Eastman Kodak named business technology veteran Jeff Clarke CEO and gave him a mandate to transform the company into a "global B2B technology leader."
Kodak, recently emerged from bankruptcy, has revamped, shed debt and is hoping to take its intellectual property to commercial printing, packaging, and services. Competitors for the new enterprise-focused Kodak would be players such as Lexmark, Hewlett-Packard, Canon, and Xerox.
Clarke is well known in the B2B technology space. Before Kodak, Clarke was managing partner at Augusta Columbia Capital, a private equity firm he started to invest in tech companies. He was also chairman of Travelport, a company he led as CEO from 2006 to 2011 before selling it to Cendant. Clarke was also chief operating officer at CA from 2004 to 2006 as well as executive vice president at Hewlett-Packard from 2002 to 2003. Clarke was also a key player in HP's acquisition of Compaq, where he was chief financial officer.
For Kodak, Clarke gives the company some enterprise chops, contacts, and a higher profile for a bit. Clarke said he will first go on a listening tour and then figure out the company's next steps.
Before Kodak's bankruptcy, the company's annual revenue fell from $9.42 billion in 2008 to $4.11 billion in 2012. For the first nine months of 2013, Kodak reported net income of $2 billion on revenue of $1.74 billion. Those gains reflected the company's bankruptcy reorg. Kodak emerged from bankruptcy in September 2013 and listed on the New York Stock Exchange in October.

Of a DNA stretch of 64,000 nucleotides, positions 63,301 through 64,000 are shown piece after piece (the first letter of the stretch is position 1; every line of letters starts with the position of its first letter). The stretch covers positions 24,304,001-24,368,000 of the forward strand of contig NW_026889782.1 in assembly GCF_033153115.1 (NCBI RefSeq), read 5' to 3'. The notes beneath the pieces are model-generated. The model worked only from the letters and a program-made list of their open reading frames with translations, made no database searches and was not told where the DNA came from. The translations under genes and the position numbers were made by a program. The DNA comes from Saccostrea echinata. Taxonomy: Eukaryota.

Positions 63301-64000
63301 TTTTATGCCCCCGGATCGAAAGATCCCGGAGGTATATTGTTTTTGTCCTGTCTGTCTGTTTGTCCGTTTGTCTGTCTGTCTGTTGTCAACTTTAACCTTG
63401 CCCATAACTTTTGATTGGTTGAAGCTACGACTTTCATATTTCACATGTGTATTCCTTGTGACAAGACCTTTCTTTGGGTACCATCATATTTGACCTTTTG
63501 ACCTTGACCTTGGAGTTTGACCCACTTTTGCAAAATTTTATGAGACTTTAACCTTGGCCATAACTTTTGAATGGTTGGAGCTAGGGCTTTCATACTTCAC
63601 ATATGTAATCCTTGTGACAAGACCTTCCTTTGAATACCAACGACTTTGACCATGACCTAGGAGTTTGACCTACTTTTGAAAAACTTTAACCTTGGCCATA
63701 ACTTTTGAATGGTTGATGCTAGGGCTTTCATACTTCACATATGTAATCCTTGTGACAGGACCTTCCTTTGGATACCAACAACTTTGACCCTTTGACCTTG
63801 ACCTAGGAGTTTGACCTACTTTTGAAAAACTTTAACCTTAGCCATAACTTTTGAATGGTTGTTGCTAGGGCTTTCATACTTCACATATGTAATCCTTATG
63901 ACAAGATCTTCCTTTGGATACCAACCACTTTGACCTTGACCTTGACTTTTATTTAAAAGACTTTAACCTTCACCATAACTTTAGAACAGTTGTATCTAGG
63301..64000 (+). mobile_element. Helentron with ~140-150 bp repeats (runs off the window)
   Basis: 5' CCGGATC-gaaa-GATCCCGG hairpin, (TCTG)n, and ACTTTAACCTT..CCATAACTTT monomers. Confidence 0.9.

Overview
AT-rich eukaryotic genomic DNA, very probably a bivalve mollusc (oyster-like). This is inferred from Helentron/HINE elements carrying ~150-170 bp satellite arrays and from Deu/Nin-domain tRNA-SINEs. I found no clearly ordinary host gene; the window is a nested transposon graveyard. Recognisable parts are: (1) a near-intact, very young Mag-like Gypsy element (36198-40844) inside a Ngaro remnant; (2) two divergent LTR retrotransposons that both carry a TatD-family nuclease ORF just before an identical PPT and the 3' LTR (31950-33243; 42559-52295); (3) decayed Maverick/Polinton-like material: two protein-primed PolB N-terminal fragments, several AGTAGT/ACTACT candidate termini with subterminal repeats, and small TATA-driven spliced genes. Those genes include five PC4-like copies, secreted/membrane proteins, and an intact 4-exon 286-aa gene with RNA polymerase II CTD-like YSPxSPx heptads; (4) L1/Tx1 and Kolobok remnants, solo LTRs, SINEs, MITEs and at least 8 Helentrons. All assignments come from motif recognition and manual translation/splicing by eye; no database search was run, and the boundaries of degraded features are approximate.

In a statement Clarke added:
This enterprise has some extraordinary opportunities, especially those presented by the company’s proprietary technology in commercial printing, packaging and functional printing. Kodak has made excellent progress, building on one of the most successful reorganizations in recent years, and I look forward to continuing the work underway in transforming Kodak into a global B2B technology leader.
Kodak's biggest challenge will be emerging from a reorganization for 20 months and convincing enterprise customers to make long-term bets on the company. Clarke's expertise will help the cause, but Kodak will have to prove itself in the field.
Clarke will get an annual base salary of $1 million a year, a grant of $3 million in restricted stock units, and an incentive plan.